A Glossary of Descriptive Psychology Concepts

What's this all about?

Ladder of Significance

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Significance is an Observer concept. As Observers, we can only see directly the Performance of a particular Behavior. We must investigate to find out what the Actor is implementing.

For example, if I see P "waving a hand" <B1>, I might decide "P was trying to say hello to Q" <B2>; thus, there are two levels: the Performance of <B1>, which was an implementation of <B2>.

Equivalently, <B2> is the significance of <B1>. Note, however, that P might have been "getting rid of a fly" <B3>. <B3> might have been the significance of <B1>. Since P is doing <B1> in both cases, and there's more than one possibility, we must observe, investigate, etc., to find out what's going on (what the real behavior is; what the top-level behavior is).

The result will always be at least two levels high, that is, there will always be "<B2> is the significance of <B1>" at a minimum; however, there's no necessary limit to the number of "steps" or "rungs" (behaviors) between the top-level behavior <B2> and the bottom-level behavior <B1>.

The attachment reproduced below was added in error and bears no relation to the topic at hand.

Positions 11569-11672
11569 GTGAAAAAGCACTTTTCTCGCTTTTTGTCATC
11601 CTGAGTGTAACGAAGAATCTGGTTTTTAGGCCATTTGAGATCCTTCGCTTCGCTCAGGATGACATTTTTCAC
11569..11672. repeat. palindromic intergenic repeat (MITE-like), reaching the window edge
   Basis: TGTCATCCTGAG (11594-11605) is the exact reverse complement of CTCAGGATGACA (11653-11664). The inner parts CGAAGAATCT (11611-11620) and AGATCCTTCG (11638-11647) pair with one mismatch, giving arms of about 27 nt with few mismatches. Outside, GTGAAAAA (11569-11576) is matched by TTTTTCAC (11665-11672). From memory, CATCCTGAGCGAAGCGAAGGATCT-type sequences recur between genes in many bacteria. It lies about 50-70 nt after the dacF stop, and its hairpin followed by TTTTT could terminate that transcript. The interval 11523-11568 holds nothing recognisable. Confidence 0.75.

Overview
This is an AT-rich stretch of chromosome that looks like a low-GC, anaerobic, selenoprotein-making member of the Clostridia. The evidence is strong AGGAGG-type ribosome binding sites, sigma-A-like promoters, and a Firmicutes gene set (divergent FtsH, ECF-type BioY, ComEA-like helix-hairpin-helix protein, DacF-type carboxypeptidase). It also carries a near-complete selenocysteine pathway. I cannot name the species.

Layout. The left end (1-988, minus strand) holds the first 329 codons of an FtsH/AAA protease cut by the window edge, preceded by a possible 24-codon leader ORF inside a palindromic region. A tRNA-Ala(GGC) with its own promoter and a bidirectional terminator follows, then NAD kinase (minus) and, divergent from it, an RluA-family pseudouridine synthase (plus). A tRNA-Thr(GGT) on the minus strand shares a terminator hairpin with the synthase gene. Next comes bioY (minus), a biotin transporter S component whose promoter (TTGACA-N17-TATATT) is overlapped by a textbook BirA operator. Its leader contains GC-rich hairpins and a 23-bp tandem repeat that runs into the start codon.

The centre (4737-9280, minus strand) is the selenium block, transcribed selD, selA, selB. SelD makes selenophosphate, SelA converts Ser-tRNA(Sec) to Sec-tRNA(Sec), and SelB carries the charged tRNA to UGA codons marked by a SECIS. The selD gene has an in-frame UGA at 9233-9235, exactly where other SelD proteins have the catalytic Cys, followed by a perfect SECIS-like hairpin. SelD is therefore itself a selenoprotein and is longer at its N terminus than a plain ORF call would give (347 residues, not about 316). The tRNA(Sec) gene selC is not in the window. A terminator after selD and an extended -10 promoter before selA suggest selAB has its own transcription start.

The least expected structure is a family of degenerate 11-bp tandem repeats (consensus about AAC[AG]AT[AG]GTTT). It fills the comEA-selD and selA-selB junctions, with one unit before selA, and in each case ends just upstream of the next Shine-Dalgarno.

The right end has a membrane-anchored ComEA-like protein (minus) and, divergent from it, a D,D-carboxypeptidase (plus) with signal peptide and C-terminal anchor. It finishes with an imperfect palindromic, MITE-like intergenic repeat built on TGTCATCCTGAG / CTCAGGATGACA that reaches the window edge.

For example, P could be waving a hand <B1> to attract Q's attention <B1.1> to point out an oncoming truck <B1.2> so Q can avoid the danger <B2>. This "ladder of significance" has four rungs (<B1>, <B1.1>, <B1.2>, <B2>).

Note also that we, as observers, need a stopping point for our quest for "what P was doing by doing that". That is, we need a point at which we know we have actually reached the top-level behavior and can say that's what the real behavior is. The cap on the ladder of significance will always be an intrinsic behavior of some sort. In the example above, we don't need to ask why P would want friend Q to avoid danger. What friend puts a friend in danger ? Helping Q avoid danger is seen as an end in itself--an intrinsic behavior--so it is the cap on that ladder of significance. That's what P was really doing: helping Q avoid danger.